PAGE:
Caring for the ears of your dog
March 5, 2019
There are many things that you’ll need to consider when it comes to looking after your dog. As well as making that they stay clean, well-exercised, and well-nourished, you’ll need to pay specific attention to some aspects of their health such as their teeth and ears.
Giving your dog a quick once over is essential because even though most health conditions will exist for a while invisibly, you’ll need to act fast to prevent secondary conditions.
Knowing how to care for dog’s ears will also come in handy when you are bringing a new puppy into your home. As you’ll need to know what to look out for when giving the dog the once over. There are multiple ear diseases which your dog can suffer from. This is due to the number of bacteria, viruses and other microbes which can be found in the ear canal.
We’ll run you through the main causes of ear diseases and problems, how to spot the symptoms of these conditions and the best way of preventing them. If you’re reading this guide because you’ve already seen your dog has a problem with their ears, we will also run through some treatment options for them.
Causes of Ear Disease in Dogs
Allergies – Dogs can suffer from a wide variety of allergies, each of the allergies including food allergies can affect the ear. The ear can even give the first indications of an allergy. If allergies are left untreated this can quickly lead up to bacterial and fungal infection, which is why it is important you seek help from your vet as soon as possible. Your dog may need to be prescribed with antihistamine or steroids to help them manage their allergies, or you may need to change their diet.
Parasites – The most common parasite which impacts the health of dogs are earworms. However, they are much more popular in cats than with dogs. Your dog will usually let you know if they have ear mites as you will notice them scratching excessively at their ears. Visible signs may be hard to spot. But it is also important to look for sign of infection regularly. Your vet may suggest a treatment of antiparasitic medication or antibiotics.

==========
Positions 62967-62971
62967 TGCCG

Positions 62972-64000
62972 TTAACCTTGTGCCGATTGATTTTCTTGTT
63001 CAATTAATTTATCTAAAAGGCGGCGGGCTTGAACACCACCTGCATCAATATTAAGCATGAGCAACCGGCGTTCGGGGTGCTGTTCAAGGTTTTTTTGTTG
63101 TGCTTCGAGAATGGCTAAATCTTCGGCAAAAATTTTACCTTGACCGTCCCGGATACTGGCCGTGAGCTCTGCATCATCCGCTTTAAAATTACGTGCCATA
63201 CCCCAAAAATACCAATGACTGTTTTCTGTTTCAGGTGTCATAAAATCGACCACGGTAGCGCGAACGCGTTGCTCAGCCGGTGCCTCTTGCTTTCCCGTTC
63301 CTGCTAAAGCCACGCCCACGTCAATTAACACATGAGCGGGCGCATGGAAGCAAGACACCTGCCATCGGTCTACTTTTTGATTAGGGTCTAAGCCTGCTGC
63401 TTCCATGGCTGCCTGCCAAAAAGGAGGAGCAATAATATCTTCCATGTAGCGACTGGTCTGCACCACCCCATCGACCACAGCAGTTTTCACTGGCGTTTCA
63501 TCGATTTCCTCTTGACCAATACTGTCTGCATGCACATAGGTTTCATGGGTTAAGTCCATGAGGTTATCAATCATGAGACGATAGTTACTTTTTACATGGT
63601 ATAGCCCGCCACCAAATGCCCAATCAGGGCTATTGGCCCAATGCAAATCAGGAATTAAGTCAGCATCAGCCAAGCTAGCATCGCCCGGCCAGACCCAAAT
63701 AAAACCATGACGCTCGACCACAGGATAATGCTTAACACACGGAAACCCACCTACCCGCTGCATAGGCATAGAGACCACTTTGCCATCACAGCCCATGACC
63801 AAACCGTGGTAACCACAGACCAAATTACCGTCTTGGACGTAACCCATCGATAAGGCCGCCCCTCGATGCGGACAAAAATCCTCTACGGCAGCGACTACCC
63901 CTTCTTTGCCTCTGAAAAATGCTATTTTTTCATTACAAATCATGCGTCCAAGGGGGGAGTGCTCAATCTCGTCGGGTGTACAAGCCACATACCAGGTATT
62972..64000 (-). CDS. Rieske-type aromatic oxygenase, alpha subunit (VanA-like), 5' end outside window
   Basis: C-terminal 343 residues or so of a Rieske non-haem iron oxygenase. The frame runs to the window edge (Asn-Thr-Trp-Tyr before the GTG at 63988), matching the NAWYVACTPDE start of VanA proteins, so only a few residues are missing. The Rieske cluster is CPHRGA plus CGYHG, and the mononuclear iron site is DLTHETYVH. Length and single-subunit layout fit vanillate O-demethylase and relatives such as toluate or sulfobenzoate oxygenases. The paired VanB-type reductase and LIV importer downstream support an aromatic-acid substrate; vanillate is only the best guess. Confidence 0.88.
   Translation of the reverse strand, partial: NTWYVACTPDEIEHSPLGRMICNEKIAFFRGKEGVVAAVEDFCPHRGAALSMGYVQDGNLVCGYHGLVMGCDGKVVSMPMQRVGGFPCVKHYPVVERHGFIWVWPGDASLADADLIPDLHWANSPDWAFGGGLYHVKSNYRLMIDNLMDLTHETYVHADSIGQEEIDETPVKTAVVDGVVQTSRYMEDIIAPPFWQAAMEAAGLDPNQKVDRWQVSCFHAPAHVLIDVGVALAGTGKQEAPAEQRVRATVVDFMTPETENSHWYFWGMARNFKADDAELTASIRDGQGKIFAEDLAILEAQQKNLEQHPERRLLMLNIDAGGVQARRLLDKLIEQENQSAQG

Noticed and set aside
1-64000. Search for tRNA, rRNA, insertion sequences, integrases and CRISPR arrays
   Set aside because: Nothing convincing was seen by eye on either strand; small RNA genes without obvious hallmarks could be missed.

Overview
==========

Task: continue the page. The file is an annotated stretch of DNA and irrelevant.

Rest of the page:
Bacteria & fungal infections – these forms of infection are highly contagious, so if one pet in your home is suffering from the infection the chances are that they will all be. Ear infections can cause serious discomfort for your dog and it may even result in your dog losing its hearing permanently. This is why it is so important to seek help ASAP. Signs of an ear infection include an odour from the ear, or swelling and redness. Your dog may need antibiotic treatment to overcome the infection.
Other ways which your dog’s ears can be damaged or unhealthy include foreign objects being found within the ear canal, your dog experiencing trauma such as being hit by a car or getting into a fight with other animals. Hormonal abnormalities can even cause ear problems!
Ear problems can also be genetic for some breeds. However genetic ear problems tend to be incredibly rare. The most common of them include dermatomyositis (affected breeds - Shetland Sheepdogs, Collie) and Seborrhea (affected dogs - Highland White Terrier, Sharpei). Melanomas and cell carcinomas can also appear in the ears.
As we said before, you’ll need to pay real close attention to your dog’s ears as a responsible owner. The environment in the ear canal can be a breeding ground for bacteria, as it is incredibly dark, warm and moist.
If your dog has droopy ears, such as you would see with a King Charles Spaniel, they are more likely to experience problems due to the amount of moisture which gathers in the ears.